The Conference Board tracks weight separate economic indicators to get a feel for the direction of employment in the United States – and this month, seven of them are pointing in the right direction. The numbers show improvement both February 2012 over January 2012, and even greater improvement February 2012 over February 2011.
The Conference Board Employment Trends Index stands at 107.46, a 1.38% increase over January 2012 and a 6.1% increase over February 2011.
“The acceleration in the ETI suggests that rapid job growth is likely to continue in the next several months, despite modest improvements in Demand and Production,” said Gad Levanon, Director of Macroeconomic Research at The Conference Board. “In the past year output per hour of work grew very slowly. If this trend continues, employment growth could remain robust even if GDP continues to grow at a modest 2 to 2.5 percent, as we expect.”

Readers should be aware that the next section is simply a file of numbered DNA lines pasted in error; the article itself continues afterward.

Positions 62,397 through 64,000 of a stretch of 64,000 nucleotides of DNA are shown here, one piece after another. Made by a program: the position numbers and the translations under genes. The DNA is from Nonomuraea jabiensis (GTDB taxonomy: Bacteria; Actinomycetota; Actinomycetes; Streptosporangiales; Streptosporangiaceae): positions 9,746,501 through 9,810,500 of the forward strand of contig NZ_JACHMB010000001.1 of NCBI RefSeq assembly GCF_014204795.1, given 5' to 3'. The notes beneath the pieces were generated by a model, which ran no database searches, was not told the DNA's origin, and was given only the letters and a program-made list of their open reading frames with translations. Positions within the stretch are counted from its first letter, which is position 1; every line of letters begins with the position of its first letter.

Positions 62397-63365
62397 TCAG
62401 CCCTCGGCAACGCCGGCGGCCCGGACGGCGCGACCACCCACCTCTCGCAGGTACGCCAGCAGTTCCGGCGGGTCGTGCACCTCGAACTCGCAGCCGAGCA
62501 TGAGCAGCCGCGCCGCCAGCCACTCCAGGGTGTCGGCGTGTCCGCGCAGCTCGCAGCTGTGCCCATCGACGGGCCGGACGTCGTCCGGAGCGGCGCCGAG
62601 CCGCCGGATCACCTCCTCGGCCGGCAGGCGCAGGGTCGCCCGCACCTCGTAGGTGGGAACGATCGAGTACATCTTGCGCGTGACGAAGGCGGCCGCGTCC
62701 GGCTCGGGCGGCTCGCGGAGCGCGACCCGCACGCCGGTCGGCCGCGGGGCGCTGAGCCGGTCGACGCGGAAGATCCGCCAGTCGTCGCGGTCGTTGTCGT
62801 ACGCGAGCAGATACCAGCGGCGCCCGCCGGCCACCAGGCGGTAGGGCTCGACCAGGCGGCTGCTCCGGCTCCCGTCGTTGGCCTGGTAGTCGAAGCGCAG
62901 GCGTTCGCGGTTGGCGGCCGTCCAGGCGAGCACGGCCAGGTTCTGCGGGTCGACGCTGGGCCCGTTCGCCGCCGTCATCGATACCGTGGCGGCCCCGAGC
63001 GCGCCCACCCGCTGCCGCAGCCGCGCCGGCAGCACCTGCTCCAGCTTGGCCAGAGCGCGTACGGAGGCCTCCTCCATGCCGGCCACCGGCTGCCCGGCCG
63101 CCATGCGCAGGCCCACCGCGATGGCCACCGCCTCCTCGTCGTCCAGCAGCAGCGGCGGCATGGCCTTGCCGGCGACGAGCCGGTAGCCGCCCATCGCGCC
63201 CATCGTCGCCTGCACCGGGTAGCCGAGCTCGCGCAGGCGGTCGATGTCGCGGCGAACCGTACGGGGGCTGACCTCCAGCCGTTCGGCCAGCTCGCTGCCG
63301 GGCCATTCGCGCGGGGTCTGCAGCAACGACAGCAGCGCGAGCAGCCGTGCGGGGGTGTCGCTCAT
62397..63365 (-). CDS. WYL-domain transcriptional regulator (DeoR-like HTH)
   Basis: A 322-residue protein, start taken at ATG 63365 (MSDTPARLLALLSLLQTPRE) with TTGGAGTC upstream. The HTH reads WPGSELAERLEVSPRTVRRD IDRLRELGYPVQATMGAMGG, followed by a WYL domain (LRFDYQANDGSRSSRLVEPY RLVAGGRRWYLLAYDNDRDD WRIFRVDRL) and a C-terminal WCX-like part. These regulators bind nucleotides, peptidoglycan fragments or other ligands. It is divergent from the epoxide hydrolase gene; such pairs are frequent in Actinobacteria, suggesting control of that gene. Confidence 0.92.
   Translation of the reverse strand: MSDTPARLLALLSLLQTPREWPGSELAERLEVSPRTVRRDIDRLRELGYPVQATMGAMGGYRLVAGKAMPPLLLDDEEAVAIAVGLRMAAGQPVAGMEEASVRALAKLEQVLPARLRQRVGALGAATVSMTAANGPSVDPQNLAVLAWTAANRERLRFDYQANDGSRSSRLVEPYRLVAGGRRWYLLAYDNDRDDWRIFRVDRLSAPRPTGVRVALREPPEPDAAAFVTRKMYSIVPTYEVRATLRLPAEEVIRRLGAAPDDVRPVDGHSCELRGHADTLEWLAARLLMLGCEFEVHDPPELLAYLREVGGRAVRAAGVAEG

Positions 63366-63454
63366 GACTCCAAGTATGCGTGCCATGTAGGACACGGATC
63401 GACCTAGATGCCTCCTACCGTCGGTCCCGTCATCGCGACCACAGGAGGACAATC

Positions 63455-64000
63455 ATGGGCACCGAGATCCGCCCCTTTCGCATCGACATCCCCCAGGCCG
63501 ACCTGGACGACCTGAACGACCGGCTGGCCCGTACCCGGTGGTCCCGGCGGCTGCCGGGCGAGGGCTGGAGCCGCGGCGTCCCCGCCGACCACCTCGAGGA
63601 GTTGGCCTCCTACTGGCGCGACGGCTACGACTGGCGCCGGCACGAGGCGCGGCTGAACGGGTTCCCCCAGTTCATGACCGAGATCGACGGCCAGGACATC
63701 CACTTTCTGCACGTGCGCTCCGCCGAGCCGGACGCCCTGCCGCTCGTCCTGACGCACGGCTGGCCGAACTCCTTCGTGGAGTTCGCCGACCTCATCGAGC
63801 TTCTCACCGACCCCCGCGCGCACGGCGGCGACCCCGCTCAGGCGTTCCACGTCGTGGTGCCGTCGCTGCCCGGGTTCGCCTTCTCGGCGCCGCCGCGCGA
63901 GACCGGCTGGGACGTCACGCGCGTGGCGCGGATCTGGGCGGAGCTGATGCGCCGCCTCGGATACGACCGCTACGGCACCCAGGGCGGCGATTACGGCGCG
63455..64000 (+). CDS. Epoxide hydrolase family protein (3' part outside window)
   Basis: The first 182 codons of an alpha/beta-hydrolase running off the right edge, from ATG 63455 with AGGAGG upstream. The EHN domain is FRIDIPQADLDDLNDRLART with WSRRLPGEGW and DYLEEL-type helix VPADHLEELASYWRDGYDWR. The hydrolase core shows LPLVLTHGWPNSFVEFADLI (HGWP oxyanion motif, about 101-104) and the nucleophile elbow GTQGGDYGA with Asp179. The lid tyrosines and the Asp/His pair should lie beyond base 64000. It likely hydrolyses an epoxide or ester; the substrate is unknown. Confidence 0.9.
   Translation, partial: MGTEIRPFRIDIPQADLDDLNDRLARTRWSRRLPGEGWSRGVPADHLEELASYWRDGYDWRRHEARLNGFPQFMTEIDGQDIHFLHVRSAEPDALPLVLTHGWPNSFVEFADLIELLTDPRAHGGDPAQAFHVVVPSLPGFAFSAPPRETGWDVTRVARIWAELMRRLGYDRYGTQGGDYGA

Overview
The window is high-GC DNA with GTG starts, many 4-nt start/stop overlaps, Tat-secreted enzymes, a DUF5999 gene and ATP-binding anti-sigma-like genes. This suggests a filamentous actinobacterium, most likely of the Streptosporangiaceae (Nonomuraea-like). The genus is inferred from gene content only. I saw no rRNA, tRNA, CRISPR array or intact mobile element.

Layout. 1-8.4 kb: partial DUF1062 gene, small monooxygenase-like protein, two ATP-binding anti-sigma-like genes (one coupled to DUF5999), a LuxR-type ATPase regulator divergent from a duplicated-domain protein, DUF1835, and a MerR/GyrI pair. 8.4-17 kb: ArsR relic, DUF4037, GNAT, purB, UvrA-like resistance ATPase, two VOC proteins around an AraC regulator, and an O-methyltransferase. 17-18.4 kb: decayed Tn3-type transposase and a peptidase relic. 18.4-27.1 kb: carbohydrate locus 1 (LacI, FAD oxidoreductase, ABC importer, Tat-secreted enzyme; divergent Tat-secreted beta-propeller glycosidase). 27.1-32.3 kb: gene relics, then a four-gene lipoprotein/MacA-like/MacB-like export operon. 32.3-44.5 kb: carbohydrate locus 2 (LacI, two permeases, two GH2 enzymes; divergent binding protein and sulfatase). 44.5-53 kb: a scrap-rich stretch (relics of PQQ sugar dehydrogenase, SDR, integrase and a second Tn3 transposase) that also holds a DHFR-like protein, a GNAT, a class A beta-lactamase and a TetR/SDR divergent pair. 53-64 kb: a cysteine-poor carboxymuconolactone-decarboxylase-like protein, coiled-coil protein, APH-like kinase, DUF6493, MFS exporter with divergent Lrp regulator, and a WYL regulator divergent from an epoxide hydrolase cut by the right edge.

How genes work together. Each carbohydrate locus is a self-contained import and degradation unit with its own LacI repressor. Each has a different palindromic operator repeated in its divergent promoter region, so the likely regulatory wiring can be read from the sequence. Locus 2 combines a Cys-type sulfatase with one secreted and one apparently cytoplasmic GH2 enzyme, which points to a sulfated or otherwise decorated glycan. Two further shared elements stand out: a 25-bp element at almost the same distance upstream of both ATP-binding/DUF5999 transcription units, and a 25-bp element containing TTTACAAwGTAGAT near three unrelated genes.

* 1) Percentage of Respondents Who Say They Find “Jobs Hard to Get” (The Conference Board Consumer Confidence Survey)
* 2) Initial Claims for Unemployment Insurance (U.S. Department of Labor)
* 3) Percentage of Firms With Positions Not Able to Fill Right Now (National Federation of Independent Business Research Foundation)
* 4) Number of Employees Hired by the Temporary-Help Industry (U.S. Bureau of Labor Statistics)
* 5) Part-Time Workers for Economic Reasons (BLS)
* 6) Job Openings (BLS)
* 7) Industrial Production (Federal Reserve Board)
* 8) Real Manufacturing and Trade Sales (U.S. Bureau of Economic Analysis)
The only one of the seven that came in negative was #2 Percentage of Firms With Positions Not Able to Fill Right Now.
RBR-TVBR observation: Any improvement in the employment situation spills over beneficially into the economy as a whole. The newly-employed stop being a drain on the economy, eliminating a negative tug – and even better, they begin to consume again, creating demand and causing even more people to be hired, renewing the virtuous circle.